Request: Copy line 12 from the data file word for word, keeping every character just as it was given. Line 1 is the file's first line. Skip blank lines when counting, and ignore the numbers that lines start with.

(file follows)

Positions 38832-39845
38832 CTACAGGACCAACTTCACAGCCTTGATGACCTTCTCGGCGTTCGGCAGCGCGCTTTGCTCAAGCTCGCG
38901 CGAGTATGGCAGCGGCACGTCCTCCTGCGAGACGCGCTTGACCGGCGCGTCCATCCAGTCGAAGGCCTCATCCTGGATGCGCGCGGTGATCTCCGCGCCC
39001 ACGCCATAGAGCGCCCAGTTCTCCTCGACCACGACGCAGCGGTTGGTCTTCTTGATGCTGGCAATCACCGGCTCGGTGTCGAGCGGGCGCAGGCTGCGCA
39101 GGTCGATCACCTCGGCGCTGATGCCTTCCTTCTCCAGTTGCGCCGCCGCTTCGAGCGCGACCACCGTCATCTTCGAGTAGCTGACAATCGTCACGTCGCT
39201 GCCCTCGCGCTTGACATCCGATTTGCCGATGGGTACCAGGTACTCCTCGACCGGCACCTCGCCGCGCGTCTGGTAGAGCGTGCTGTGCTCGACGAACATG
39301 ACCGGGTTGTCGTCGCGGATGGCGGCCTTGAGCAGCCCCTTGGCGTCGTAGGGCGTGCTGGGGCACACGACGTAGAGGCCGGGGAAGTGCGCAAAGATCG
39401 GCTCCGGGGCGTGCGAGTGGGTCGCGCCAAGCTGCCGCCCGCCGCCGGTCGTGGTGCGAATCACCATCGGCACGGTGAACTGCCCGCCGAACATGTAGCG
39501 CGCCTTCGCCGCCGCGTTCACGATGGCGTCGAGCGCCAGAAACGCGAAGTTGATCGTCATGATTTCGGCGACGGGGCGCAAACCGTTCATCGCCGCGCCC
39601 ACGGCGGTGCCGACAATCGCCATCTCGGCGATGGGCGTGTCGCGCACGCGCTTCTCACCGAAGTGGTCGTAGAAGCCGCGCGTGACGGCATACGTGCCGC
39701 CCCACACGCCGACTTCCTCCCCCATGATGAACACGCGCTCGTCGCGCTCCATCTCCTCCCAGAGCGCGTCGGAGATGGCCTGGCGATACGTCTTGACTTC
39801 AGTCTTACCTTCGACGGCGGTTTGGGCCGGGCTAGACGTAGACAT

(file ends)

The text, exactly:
39801 AGTCTTACCTTCGACGGCGGTTTGGGCCGGGCTAGACGTAGACAT